The Best Places to Crab in Ocean City NJ.
This past year was an extremely good year for crabbing. The crabs were out in full force and many families celebrated around a good old fashioned crab boil. So, where ARE these magic crabbing hotspots? Where are the best crabbing spots in Ocean City NJ?
They are all over, and thankfully you don’t need a boat to reach them. Any dock or pier you can get to in the bay will work great. There’s a nice little pier on 12th street that works great. You can go on the 9th street causeway if you would like but the tide rips through there very quickly. There are a few “secret” local piers around and if you like to explore right off the island you should be able to find them. Down around the 34th street bridge is another good spot.
Now that you know the best crabbing spots in Ocean City, NJ. What’s the best equipment for the job? There are a few options you can use, the line and weight, crabbing net, or metal crab trap. My personal favorite is the crabbing net. They are roughly $6 at any local bait shop or hardware store. Don’t forget the scooper net, having a scooper is so much easier than trying to grab a crab with your hand.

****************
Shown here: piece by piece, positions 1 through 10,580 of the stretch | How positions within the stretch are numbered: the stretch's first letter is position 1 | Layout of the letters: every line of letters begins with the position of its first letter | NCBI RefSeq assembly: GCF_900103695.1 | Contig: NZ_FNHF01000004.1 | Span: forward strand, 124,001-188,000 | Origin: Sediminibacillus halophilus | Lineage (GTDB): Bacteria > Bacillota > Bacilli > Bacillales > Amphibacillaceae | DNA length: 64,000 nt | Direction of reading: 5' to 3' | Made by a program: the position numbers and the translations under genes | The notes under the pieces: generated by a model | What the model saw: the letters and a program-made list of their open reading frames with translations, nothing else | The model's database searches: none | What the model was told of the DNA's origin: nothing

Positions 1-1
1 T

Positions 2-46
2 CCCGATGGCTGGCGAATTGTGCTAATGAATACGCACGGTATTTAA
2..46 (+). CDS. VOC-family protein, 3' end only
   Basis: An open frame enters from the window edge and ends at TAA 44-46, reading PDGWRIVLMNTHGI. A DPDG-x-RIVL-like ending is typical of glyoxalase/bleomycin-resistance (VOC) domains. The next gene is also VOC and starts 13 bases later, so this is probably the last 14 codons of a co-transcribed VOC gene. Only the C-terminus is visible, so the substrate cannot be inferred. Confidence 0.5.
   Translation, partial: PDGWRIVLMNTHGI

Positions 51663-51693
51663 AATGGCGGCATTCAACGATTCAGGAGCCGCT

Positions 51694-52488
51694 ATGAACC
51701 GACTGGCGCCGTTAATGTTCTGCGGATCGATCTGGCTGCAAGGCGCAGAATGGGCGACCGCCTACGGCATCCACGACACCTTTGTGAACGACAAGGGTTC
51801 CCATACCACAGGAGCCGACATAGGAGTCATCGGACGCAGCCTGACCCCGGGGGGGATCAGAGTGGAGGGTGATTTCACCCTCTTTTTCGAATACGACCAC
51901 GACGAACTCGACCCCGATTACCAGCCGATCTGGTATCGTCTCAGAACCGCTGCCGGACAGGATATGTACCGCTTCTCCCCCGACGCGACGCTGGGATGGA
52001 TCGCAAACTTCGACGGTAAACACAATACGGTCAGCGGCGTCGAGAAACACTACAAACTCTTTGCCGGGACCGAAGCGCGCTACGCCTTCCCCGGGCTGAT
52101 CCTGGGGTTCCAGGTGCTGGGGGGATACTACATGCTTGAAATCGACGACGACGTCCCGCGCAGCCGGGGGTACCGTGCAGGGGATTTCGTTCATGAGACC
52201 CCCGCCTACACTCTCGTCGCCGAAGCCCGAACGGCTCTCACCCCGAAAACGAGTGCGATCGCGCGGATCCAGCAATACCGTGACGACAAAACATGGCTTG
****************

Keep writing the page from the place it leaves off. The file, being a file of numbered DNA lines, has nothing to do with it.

Time to choose your bait.
You will hear people to tell you to use raw chicken, ignore them, it’s expensive and does not work as well as everyone thinks. Take a walk to your nearest bait shop, like Fin-Atics, and buy yourself a few bunkers for a dollar a piece. They are the best crab bait hands down. I like to cut the bunker into a chunk about 3-4 inches and clamp it to the trap with the weight. It releases oil into the water by cutting it, attracting the crabs.
The best crabbing spots in Ocean City NJ
You want to find a location where the tide is not ripping. The best times are right before, and right after a slack tide. Crabs love moving water; at slack tide they just sit there and don’t feed. Once you lower your traps check them every 10 minutes or so. And that’s it. Time to crack open an adult beverage and hang out on the dock all day.
Just remember the crabs have to be 4.5 inches tip to tip, and not be pregnant (yellow eggs on the bottom). Keep them in an open bucket in the shade, and don’t eat any that have died before you get them home. Enjoy.